It is widely known that the closure of conventional power plants in the course of the energy transition and the resulting decrease in operating reserve pose demanding challenges to transmission system operators (TSOs). They now have to compensate for this lost reserve to ensure stability of the transmission grid and secure the customer supply. In its search for new approaches, TSCNET shareholder TenneT, the Dutch-German TSO, has been cooperating for quite some time with the sonnen GmbH, a company specialising in home energy storage systems. Now a breakthrough has been announced: For the first time, sonnen provides operating reserves throughout Germany with its networked home storage systems.
This means that the currently largest virtual battery, which can compensate for grid fluctuations, goes into operation. This battery works in a unique way: It consists of thousands of individual electricity storage units, which are used for the own energy consumption of their respective households. If there are deviations in the power grid, these batteries automatically arrange themselves into a virtual large battery by means of artificial intelligence. Households are thus capable of performing the same compensation functions as conventional power plants and short-term deviations in the grid can be compensated very quickly. For this reason, sonnen, together with its technology partner tiko Energy Solutions, has been prequalified by TenneT to provide primary control reserve.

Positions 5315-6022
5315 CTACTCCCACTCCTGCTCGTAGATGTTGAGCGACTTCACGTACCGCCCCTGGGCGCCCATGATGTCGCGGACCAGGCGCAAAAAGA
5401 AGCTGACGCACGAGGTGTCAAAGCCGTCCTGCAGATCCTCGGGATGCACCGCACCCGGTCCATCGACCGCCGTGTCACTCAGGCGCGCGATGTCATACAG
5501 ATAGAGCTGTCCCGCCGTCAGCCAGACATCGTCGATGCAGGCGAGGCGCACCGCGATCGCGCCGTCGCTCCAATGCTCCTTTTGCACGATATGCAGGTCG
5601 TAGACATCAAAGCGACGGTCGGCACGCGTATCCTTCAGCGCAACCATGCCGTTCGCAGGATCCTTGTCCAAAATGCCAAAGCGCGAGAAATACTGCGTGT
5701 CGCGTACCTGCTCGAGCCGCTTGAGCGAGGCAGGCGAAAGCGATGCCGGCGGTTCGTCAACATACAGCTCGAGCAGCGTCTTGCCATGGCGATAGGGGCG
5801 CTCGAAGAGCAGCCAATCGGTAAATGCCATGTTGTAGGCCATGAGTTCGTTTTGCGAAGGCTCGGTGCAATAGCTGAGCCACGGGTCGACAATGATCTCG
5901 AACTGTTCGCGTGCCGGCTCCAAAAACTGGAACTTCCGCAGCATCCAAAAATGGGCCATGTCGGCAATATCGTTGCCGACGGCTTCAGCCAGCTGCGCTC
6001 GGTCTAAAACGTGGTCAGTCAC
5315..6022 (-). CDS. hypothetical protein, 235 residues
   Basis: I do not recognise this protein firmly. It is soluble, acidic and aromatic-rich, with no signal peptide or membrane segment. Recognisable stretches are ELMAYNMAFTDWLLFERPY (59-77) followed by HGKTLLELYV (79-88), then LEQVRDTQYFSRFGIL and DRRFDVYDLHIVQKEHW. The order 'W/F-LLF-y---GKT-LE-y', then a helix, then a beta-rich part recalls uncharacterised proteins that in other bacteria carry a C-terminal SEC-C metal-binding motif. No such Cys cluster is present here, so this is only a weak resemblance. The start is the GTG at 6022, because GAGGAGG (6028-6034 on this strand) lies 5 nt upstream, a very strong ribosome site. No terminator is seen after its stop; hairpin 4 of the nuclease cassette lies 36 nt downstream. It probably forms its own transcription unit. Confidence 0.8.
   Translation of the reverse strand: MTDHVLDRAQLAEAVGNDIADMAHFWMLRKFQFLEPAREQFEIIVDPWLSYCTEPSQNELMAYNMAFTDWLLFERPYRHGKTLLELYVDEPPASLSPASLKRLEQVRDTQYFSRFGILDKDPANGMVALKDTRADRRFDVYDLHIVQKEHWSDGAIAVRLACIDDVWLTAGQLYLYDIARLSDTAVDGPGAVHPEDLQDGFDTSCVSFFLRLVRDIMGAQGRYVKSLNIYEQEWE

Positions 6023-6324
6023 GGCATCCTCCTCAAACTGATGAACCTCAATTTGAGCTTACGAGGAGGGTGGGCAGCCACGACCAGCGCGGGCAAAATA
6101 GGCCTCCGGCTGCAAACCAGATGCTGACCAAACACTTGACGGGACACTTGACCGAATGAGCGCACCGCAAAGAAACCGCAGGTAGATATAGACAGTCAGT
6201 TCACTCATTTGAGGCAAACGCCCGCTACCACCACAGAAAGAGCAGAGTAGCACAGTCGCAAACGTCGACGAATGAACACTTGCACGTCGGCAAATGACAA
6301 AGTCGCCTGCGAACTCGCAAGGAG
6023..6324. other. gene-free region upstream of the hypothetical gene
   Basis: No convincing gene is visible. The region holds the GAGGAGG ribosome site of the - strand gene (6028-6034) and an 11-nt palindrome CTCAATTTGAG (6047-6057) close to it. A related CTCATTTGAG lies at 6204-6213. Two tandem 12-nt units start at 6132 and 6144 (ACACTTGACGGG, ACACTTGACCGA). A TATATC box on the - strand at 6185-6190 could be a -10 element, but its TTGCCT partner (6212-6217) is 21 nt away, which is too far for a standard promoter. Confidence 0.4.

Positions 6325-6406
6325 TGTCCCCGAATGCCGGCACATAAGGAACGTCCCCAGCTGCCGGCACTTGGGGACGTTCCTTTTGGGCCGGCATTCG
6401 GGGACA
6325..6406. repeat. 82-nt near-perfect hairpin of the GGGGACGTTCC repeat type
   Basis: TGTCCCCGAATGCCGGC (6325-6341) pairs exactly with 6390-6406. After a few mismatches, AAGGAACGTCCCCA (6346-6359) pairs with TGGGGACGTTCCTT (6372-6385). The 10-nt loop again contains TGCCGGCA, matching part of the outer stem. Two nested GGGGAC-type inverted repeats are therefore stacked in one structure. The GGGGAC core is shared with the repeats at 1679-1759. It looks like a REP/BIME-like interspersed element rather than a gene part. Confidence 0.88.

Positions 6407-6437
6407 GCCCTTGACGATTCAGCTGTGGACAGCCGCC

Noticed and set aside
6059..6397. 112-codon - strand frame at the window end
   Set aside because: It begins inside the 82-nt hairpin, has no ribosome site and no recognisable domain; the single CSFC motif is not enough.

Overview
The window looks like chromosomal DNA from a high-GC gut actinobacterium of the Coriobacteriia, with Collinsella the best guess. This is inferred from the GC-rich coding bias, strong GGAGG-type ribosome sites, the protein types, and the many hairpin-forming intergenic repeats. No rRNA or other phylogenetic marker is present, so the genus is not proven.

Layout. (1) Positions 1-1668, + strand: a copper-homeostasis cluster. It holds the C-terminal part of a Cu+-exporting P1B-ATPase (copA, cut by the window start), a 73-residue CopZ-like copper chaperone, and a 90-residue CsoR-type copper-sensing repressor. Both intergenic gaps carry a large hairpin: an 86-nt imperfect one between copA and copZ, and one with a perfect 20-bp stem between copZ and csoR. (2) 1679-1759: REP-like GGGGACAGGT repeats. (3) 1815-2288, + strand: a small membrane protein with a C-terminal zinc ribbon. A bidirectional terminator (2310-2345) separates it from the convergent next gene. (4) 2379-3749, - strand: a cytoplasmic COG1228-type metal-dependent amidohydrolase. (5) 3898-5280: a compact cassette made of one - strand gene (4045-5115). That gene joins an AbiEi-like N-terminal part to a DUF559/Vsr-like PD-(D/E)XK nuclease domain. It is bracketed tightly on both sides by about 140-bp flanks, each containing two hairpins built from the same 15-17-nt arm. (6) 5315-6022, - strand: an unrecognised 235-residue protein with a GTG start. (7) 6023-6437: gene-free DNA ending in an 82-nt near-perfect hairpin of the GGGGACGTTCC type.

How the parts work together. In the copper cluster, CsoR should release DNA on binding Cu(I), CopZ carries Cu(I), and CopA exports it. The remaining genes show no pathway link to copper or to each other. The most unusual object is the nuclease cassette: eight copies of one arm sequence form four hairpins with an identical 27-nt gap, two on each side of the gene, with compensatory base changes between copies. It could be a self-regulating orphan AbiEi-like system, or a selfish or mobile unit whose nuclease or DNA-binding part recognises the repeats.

The prequalification of the virtual battery system for the primary control power market is subject to the strictest technical and safety requirements. Lex Hartman, Managing Director of TenneT, comments on the innovative technology: “That networked battery storages as virtual power plants are now able to stabilise the grid in the event of frequency deviations, is a further step on the road to increased system integration of renewable energies.”